School-goers React: Is Distance Learning Actually a Help?

Kyllian Thorne, reporter

As COVID-19 wreaks havoc throughout the world, students and teachers alike find

themselves thrust into a new and unfamiliar situation. Distance learning is forcing students to

completely readjust their approach to school.

There have been multiple problems with distance learning already, such as new

challenges on social media sites such as Facebook or TikTok. These challenges encourage

students to leak Google Meet codes to the Internet so unwanted visitors can join at any time.

Unfortunately, this has led to many problems, with instances of complete strangers joining the

Meet to fill the text chat and voice chat alike with endless profanity, and even exposing

themselves on camera.

Beyond this, however, is the simple case of students not being engaged enough with

class or not keeping up. In some cases, this affects the student’s physical and mental health.

Senior Gabriel Kouder said, “It stresses me out. My teachers give me

nonstop work and I have to sacrifice sleep.” He suggests that the workload is simply too much

for the average student. Ideally, he says, teachers should “assign less work, and start caring

(more) for the mental health of the students.”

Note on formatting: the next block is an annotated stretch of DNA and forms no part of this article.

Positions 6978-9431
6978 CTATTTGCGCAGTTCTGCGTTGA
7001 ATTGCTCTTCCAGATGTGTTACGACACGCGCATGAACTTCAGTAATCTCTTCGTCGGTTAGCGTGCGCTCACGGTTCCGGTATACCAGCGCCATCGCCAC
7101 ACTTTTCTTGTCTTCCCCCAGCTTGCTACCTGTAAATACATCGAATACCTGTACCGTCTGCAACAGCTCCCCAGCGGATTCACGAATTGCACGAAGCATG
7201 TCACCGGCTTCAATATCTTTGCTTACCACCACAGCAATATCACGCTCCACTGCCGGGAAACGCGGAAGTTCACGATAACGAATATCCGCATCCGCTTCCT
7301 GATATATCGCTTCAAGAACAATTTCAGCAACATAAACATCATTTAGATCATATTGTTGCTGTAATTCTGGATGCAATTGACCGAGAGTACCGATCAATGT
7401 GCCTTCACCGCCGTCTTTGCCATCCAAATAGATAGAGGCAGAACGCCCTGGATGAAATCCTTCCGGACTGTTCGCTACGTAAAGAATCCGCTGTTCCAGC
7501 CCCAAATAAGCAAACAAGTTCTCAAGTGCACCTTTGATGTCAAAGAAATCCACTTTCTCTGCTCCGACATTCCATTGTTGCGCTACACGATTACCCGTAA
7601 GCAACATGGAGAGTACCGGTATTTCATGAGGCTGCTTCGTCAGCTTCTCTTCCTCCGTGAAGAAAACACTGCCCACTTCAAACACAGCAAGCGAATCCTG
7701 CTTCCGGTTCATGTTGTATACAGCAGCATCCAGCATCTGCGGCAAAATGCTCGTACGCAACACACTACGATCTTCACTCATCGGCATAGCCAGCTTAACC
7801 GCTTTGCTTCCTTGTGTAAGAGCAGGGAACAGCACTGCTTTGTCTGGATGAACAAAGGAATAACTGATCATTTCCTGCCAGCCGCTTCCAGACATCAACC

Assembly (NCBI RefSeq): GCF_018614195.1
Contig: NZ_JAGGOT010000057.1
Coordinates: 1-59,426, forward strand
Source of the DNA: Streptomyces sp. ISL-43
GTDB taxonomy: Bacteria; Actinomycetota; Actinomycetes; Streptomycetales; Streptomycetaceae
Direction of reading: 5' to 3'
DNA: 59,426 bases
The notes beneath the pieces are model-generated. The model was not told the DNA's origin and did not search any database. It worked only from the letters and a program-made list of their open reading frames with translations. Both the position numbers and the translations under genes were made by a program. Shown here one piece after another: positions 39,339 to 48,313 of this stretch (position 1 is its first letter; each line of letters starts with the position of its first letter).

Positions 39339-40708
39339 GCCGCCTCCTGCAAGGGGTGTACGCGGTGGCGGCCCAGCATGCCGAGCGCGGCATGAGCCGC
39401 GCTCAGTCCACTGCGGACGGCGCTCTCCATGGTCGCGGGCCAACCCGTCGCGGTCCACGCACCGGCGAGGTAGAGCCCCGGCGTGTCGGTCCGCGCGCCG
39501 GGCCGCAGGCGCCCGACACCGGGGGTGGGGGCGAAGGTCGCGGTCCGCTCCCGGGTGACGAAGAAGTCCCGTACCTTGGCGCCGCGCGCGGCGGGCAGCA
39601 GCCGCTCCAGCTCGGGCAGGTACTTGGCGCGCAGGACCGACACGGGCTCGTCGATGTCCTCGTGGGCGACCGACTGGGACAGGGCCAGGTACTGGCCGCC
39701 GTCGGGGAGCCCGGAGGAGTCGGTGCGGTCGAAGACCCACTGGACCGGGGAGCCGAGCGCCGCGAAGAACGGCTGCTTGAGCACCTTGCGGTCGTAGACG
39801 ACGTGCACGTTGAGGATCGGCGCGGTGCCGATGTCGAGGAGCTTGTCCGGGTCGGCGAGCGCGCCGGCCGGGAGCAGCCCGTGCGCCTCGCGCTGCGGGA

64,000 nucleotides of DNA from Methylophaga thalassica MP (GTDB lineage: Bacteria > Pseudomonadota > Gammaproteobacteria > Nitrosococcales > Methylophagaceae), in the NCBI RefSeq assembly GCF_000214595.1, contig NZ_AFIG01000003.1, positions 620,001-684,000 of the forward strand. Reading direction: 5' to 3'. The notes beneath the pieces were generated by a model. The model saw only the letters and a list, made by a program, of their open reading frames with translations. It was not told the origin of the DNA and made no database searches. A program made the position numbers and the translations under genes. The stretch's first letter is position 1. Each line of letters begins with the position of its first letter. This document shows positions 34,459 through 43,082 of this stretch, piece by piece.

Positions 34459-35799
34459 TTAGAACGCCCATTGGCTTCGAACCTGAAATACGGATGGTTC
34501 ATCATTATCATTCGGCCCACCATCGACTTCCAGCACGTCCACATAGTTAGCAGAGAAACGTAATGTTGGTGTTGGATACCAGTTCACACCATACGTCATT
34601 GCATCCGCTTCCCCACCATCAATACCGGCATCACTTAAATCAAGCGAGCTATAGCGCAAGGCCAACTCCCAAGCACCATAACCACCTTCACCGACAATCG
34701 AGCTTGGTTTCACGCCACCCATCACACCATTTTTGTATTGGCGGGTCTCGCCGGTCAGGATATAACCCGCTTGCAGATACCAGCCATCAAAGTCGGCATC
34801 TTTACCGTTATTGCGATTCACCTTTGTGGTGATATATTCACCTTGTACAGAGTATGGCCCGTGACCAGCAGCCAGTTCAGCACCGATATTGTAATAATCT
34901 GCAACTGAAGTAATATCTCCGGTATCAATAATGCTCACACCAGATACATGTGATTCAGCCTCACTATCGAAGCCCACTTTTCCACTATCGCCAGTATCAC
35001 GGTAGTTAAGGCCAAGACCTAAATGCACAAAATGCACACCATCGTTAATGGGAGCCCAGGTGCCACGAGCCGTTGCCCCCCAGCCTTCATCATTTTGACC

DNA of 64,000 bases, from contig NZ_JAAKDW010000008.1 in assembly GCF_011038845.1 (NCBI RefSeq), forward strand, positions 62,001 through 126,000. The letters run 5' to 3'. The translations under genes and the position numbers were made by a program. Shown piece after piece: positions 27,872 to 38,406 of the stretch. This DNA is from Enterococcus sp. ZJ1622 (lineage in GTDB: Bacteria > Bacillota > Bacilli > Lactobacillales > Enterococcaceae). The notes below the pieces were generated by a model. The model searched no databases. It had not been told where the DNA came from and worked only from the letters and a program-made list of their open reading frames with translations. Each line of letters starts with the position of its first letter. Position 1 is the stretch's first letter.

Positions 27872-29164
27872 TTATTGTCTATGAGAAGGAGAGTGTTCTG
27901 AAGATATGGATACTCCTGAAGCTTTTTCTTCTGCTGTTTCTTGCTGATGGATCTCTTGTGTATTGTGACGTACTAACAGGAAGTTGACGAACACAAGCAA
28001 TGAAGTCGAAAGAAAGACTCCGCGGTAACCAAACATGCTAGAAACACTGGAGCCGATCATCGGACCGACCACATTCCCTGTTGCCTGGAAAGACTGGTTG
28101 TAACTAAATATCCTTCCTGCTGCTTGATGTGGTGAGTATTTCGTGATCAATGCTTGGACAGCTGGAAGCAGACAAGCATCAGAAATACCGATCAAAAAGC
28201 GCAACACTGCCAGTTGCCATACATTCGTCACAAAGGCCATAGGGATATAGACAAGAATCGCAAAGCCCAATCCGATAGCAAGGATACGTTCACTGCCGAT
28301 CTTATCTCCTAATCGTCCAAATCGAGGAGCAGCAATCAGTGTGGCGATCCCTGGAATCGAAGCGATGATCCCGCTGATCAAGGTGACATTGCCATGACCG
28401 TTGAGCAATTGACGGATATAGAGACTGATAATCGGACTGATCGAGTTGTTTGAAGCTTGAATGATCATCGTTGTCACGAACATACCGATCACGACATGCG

Even students out of state suffer from similar issues: Kasey Cook, a sophomore at

Grayson County High School in Kentucky, offers some insight: “It seems as though the only

people... staying completely caught up are those with higher grades and/or in advanced

classes, whereas others… are struggling to focus, or just not doing it at all,” he says.

Even some teachers have been condemning the system: West Tech’s own Aaron

Dunning, government teacher said, “[Distance learning] causes us to really struggle with how

to mold our lessons to these environments. It’s almost like being a first-year teacher again.” Mr.

Dunning proceeds to say that adapting to distance learning will simply take too long for teachers

in terms of using the system effectively. “Some teachers could do it quickly,” he says, “but a lot

of teachers aren’t good at technology.”

However, distance learning has shown in many cases that students can actually benefit

from the system. Whatever the stats show, it certainly seems like distance learning will stick

around, at least for the 2020-2021 school year. Students and teachers can only hope that

eventually, they will learn how to manage and control this unusual system.

Due to COVID-19, students find themselves set up in Google Meet classrooms that are strange and uncomfortable for many.

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